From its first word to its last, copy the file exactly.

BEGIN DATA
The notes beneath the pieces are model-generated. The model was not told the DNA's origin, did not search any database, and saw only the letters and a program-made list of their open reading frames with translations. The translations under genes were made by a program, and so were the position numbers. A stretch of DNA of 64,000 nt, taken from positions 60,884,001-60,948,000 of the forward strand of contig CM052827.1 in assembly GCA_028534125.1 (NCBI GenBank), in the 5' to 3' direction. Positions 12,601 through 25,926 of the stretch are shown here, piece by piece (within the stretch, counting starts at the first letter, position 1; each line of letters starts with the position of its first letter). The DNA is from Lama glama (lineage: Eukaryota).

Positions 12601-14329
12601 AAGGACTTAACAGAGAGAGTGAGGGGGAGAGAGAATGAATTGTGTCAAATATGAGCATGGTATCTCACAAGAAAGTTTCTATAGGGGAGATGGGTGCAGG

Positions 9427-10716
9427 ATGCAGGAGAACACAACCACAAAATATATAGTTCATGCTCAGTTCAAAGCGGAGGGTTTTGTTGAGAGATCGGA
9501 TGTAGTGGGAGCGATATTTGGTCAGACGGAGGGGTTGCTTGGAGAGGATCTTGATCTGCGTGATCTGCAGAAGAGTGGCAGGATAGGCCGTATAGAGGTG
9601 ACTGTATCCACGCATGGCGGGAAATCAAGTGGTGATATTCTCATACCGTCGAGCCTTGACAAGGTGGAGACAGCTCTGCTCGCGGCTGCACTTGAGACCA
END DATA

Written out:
The notes beneath the pieces are model-generated. The model was not told the DNA's origin, did not search any database, and saw only the letters and a program-made list of their open reading frames with translations. The translations under genes were made by a program, and so were the position numbers. A stretch of DNA of 64,000 nt, taken from positions 60,884,001-60,948,000 of the forward strand of contig CM052827.1 in assembly GCA_028534125.1 (NCBI GenBank), in the 5' to 3' direction. Positions 12,601 through 25,926 of the stretch are shown here, piece by piece (within the stretch, counting starts at the first letter, position 1; each line of letters starts with the position of its first letter). The DNA is from Lama glama (lineage: Eukaryota).

Positions 12601-14329
12601 AAGGACTTAACAGAGAGAGTGAGGGGGAGAGAGAATGAATTGTGTCAAATATGAGCATGGTATCTCACAAGAAAGTTTCTATAGGGGAGATGGGTGCAGG

Positions 9427-10716
9427 ATGCAGGAGAACACAACCACAAAATATATAGTTCATGCTCAGTTCAAAGCGGAGGGTTTTGTTGAGAGATCGGA
9501 TGTAGTGGGAGCGATATTTGGTCAGACGGAGGGGTTGCTTGGAGAGGATCTTGATCTGCGTGATCTGCAGAAGAGTGGCAGGATAGGCCGTATAGAGGTG
9601 ACTGTATCCACGCATGGCGGGAAATCAAGTGGTGATATTCTCATACCGTCGAGCCTTGACAAGGTGGAGACAGCTCTGCTCGCGGCTGCACTTGAGACCA